Sohaniís GrandpaEaster. Time for my inner cynic to shut up and stifle the hesitations and qualifications which inevitably arise in the mind and heart of anyone who dares to divine eternity.
Time to become a child again. (Didnít someone say that route, becoming a child, was the Kingís Highway?) Wondering. Believing. Hoping.
In this second millennia not a few learned Christian theologians choose reason over revelation as they look into the empty tomb. They readily agree that something very dramatic and unusual happened in the days following the Crucifixion; out of which arose a certainty that enabled the small band of believers to survive and flourish in a way no other religious movement, among the many of them in that same moment, managed. But that Thomas actually probed Jesusí nail wounds or Mary conversed with the Lord as gardener, sure, and John Henry drove spikes into railroad ties faster than a machine. Logical positivism trumps tradition.
When faced with those enamored of a scientific point of view about Easter, I have been heard to repeat (with emphasis on the last verse) the claim of the Apostle Paul in I Corinthians 15:
12Now if Christ is proclaimed as raised from the dead, how can some of you say there is no resurrection of the dead? 13If there is no resurrection of the dead, then Christ has not been raised; 14and if Christ has not been raised, then our proclamation has been in vain and your faith has been in vain. 15We are even found to be misrepresenting God, because we testified of God that he raised Christówhom he did not raise if it is true that the dead are not raised.16For if the dead are not raised, then Christ has not been raised. 17If Christ has not been raised, your faith is futile and you are still in your sins.18Then those also who have died in Christ have perished. 19If for this life only we have hoped in Christ, we are of all people most to be pitied.
In short, no resurrection, no Easter, and Bill Maher can fairly lump together as fantasy the Mormon story of golden tablets found in a field in Palmyra NY and the rolled stone and empty tomb of Easter.
Consider Godís problem with those of us with a scientific predisposition, according to which there really isnít any new thing under the sun. What is is what was. No one who dies, truly dies, comes back to life. Lazarus, the synagogue leaderís daughter, the Shunammite woman's son Elisha revives, you name the redivivus and thereís probably another natural explanation. That is, if Jesus does indeed walk alive out of the empty tomb we couldnít, on the basis of our own rock solid scientific assumptions, believe it. ďInvincible ignoranceĒ Iíve heard it named in a totally different context.
But thatís the joyful news of Easter in a dying world: that he who died lives.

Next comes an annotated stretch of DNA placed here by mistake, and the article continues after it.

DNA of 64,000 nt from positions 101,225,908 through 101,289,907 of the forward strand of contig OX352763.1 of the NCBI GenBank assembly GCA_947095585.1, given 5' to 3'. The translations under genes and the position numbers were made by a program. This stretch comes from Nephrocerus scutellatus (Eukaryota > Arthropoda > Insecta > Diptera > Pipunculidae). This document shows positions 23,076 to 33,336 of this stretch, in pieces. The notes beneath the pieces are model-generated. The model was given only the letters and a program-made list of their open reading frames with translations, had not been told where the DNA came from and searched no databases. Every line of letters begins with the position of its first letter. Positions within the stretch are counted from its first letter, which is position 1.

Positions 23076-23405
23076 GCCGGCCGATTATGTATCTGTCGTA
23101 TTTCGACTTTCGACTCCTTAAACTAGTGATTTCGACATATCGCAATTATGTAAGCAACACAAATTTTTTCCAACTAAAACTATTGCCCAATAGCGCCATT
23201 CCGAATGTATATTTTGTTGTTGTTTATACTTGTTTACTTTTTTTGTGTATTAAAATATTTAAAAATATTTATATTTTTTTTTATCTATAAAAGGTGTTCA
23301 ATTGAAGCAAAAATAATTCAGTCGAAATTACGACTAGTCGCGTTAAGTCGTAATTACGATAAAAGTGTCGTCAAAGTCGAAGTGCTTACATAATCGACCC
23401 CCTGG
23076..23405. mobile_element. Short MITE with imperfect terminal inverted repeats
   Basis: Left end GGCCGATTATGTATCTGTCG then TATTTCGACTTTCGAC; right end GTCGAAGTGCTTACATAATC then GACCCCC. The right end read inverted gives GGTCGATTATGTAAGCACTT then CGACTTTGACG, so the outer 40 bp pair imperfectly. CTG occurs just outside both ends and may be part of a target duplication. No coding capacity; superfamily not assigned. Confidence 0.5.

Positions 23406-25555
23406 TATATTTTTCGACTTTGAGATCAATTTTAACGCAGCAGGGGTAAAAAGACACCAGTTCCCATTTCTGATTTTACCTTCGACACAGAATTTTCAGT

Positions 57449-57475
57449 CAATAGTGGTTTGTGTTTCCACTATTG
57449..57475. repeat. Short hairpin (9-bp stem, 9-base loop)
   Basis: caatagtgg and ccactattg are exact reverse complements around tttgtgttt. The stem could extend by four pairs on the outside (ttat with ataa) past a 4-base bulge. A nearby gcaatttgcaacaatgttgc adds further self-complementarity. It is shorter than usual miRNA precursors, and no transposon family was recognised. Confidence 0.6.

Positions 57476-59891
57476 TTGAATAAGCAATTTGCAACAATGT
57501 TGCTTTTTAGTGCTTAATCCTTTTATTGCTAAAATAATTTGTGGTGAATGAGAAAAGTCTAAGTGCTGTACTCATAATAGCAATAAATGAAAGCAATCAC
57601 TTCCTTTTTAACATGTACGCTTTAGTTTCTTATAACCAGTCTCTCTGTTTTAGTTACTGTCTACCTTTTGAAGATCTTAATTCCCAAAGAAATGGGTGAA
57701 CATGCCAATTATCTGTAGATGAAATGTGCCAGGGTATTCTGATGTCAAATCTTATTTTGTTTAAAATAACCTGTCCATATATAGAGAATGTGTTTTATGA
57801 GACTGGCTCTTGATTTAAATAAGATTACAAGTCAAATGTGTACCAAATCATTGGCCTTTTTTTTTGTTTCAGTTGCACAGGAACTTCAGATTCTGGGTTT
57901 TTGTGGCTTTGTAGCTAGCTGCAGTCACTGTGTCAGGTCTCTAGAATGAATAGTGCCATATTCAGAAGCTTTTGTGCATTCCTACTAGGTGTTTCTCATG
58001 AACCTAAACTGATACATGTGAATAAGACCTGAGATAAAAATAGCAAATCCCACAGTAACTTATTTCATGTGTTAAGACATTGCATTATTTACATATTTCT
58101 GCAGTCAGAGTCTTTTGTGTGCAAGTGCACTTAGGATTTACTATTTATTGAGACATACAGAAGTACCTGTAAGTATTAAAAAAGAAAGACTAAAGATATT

Please understand, the Gospel isnít celebrating an Easter dawn that is mere survival. Or more time. Or more life. As if the empty tomb somehow proves our own immortality. It doesnít. The lilies, the alleluias, the sheer joy of it (even the bunnies and, once upon a time, the outlandish hats) give tribute to a particular life, lived in a particular way, and it is that life, in all of its particularity, that is eternal. The one Jesus lived and died and was, by God, raised.
Take the Beatitudes for starters in listing the particulars of this particular life: humility; kindness; generosity; a sympathetic and peaceable spirit; a willingness to stand up for justice, and not just for yourself, for others; honesty; courage; persistence in the face of adversity... you get the idea, the hallmarks of that wandering preacher in Galilee a couple of thousand years ago. Live like that and death dies. Or as the catechism I prepared years and years ago for a few generations of confirmands would have it: the divinity of Christ lies in the completeness of his love for God equaled only by the fullness of his love for us.
Thatís who, thatís what, rises on Easter.
At Boy Scout camp long ago I learned to sing the song (there are, I discover on Google, scores of variations), ďYoung folks, old folks, everybody come. Come to the meetinghouse and have a lot of fun. Park your checks and chewing gum and raisins at the door, And youíll hear some Bible stories you never heard before.Ē It could be my theme song this Sunday, Easter Sunday. Updated and personalized, of course. What Iím going to leave at the door is my mindís nagging companion, by name of Rene Descartes (ask me someday about him) and all he signifies about modernity . Iím going to look and listen like our youngest grandchild, Sohani (ďbeautiful child of GodĒ in Urdu). Iím going to hope against hope that earthbound as I am I may reach for and grasp a wisp of eternity.
Hallelujah! Christ is risen. He is risen indeed.